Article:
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      10-12-2020, 12:53 AM   #54
macadamia9
XK Red 27 Technique
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Drives: 2018 G01 X3 M40i
Join Date: Jan 2016
Location: Eastern Idaho

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Quote:
Originally Posted by ScottSinger View Post
excellent info, have been researching the GS. Recently they had a Hayes caliper leaking recall. (one of the larger K's had a water pump issue ). 600mile first service, then it was 6000mile valve adjustment (recently a soft cam metal wear issue). I like the 2021's and in comparison to Africa Twin the BMW's wight down low and capability is very tempting. I want to buy new and I'm balking on the price, one model that starts at $18.xxx may still be too expensive for me.

Very good photos.
Thank you very much! For what it is worth, you could ride any motorcycle for your trip. Some will be more comfortable; some will just be adequate...

I did another long distance ride back in 2012 from San Clemente, CA to Edmond OK, to Peoria IL, to Hiawatha KS, to Beaver UT, to Las Vegas NV, and back to San Clemente. I did this trip in over three weeks stopping in each city above for anywhere from a single night (Hiawatha) to almost two weeks (Peoria). I did my first Iron Butt ride during this trip. It was the Saddle Sore 1000 (SS1000), which is over 1000 miles in less than 24 hours. I do not remember my exact time, but I do remember it was 105F when I left Hiawatha, 38F when I rode through Breckenridge at about 2am, and 115F when I arrived in Beaver, Utah. That entire trip was done on a 2007 BMW 650X Challenge with no windscreen and no winter gear at all. The ride was a lot of fun. I rode on Route 66 from California to Illinois, then all freeway on the way back. It was very scenic, very fun, and very tiring. Luckily, I had a Garmin Zumo 665 GPS with the XM Radio antenna & I have a lifetime XM subscription. That made the trip much easier. I had my comms set up in my helmet so I could listen to the XM radio and make/receive calls if necessary.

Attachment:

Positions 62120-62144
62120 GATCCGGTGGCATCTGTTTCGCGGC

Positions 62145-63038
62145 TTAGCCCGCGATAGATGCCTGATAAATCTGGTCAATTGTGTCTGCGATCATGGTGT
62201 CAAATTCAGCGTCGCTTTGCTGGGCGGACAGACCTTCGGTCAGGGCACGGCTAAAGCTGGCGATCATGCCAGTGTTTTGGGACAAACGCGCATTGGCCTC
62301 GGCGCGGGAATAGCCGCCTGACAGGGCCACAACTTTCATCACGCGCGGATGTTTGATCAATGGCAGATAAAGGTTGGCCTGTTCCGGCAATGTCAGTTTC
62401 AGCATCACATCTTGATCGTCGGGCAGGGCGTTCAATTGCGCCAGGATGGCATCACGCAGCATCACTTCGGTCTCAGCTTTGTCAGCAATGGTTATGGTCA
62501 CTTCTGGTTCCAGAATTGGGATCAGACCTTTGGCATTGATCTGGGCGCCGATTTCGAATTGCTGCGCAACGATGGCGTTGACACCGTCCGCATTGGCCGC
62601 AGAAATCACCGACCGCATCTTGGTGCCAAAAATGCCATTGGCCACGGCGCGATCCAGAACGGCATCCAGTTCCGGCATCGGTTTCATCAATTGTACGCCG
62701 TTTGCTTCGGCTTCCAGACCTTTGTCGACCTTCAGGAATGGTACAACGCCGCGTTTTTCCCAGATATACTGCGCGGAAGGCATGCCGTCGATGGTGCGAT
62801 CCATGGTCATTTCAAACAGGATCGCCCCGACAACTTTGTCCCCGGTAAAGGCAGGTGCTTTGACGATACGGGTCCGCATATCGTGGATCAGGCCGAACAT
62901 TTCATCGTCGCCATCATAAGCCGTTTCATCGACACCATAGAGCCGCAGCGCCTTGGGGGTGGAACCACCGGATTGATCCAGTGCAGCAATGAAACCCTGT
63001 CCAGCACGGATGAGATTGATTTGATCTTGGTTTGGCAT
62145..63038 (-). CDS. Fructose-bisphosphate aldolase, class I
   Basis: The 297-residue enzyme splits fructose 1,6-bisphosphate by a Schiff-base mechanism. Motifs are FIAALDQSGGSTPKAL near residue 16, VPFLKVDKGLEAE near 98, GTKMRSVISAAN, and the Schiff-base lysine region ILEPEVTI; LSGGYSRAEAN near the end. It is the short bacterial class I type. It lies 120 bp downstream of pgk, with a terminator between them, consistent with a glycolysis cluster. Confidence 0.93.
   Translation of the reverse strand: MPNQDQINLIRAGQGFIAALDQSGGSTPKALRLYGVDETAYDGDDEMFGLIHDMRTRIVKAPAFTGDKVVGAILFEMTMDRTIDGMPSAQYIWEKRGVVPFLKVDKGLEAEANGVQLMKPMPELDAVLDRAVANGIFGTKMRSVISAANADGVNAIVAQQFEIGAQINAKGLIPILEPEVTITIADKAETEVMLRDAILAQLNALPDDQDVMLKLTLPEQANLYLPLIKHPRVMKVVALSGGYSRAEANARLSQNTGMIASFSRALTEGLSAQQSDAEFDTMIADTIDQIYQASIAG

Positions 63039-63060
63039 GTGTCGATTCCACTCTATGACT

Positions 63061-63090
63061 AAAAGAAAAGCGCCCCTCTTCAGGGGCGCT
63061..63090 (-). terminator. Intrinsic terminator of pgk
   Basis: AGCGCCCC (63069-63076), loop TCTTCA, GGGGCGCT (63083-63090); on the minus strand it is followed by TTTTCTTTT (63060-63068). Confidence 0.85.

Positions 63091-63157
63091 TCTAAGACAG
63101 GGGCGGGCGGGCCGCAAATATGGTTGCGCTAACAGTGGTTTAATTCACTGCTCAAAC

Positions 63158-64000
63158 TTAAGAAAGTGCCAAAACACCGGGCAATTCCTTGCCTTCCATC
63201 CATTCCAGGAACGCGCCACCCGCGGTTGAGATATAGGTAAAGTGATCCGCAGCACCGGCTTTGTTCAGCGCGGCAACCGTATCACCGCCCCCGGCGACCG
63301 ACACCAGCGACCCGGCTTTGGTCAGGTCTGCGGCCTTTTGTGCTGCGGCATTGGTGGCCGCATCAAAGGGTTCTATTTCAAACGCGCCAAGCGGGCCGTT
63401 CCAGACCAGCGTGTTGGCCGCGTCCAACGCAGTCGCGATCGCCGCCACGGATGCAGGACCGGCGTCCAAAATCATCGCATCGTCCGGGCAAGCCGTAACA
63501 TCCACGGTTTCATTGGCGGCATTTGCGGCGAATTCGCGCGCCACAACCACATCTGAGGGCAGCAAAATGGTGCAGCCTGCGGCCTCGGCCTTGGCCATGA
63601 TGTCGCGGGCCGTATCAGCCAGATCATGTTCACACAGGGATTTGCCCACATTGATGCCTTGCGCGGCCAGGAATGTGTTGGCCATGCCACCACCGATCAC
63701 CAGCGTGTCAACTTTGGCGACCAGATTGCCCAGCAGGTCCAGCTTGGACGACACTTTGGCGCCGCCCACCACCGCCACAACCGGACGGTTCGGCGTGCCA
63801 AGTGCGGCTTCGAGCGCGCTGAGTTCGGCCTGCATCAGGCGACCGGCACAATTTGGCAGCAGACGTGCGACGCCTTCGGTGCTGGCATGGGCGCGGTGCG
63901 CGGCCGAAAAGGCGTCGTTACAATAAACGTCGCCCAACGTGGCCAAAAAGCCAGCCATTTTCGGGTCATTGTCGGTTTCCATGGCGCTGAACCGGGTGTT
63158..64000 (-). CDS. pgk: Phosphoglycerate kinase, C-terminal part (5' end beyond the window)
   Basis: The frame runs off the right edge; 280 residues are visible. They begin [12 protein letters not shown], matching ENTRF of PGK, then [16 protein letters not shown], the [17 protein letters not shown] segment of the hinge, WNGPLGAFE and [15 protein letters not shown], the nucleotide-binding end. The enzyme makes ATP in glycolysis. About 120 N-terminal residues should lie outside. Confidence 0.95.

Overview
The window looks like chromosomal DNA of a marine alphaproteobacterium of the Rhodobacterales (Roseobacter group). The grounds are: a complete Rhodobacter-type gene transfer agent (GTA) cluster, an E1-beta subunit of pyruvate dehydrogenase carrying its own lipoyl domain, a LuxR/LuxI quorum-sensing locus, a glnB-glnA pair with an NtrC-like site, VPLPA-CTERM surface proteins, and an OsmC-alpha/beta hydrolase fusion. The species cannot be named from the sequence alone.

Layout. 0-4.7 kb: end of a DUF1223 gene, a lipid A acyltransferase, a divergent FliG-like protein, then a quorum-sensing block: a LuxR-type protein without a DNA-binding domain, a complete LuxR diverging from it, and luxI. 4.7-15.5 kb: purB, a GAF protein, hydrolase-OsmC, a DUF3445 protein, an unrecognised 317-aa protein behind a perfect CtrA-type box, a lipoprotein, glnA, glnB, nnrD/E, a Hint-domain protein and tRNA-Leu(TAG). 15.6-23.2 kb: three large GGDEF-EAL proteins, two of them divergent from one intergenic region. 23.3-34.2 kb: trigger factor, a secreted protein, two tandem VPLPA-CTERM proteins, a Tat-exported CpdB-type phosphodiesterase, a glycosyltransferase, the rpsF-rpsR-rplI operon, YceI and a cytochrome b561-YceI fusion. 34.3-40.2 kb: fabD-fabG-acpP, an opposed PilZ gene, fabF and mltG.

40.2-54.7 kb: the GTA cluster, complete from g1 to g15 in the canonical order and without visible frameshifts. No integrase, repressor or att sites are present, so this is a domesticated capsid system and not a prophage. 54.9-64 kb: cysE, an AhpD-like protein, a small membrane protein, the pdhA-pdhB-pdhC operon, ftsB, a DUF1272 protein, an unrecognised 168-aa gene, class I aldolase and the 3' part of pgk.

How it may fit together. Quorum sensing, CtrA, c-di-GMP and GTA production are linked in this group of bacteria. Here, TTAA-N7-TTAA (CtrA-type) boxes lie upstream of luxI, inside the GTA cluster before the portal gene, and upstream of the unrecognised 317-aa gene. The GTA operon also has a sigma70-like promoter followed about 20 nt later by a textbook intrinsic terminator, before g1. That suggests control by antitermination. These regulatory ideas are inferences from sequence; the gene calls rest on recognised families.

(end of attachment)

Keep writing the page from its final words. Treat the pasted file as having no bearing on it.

The hardest thing about making a long motorcycle trip is to actually start. You can do all of the planning, packing, deciding, and choosing necessary, but until you are KSU (kick stand up), you are still waiting...

Attached are some photos from that trip. I had modified my motorcycle to have an aftermarket large auxiliary front gas tank that fed into the main tank located under the front of the seat, an aftermarket auxiliary gas tank that was mounted to the subframe under the back of the seat on the right side of the bike above the tire, and had a one gallon "emergency" fuel can attached to the back of my left pannier. I had 2 bottles of Gatorade on the back of the right pannier. The shots of me getting ready to leave were taken by my mom. I'm a firm believer in ATGATT (all the gear, all the time). And the photo of me riding with the GPS in the lower left shows the speed at the top right of the GPS screen: flat out with my fat ass and all my gear was about 80 mph with no wind. With a tailwind I could get about 85 mph. At one point after I left Edmond OK, I was riding into a thunderstorm and into a headwind. With all of the rain and wind, I could only go about 60 mph.

It was a very worthwhile trip...
Attached Images
       
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"No matter where you go, there you are..." Buckaroo Banzai
2018 G01 X3 M40i | Alpine White 3 | Cognac Vernasca Leather | 21" Rims | Tow Hitch | Bone Stock
2002 BMW R1100S BCX | 2007 BMW G650X Challenge (sold) | 2012 BMW R1200GS Adventure (sold) | 1999 Alpine White E36 323i Convertible (sold) | 2012 F30 335i (sold)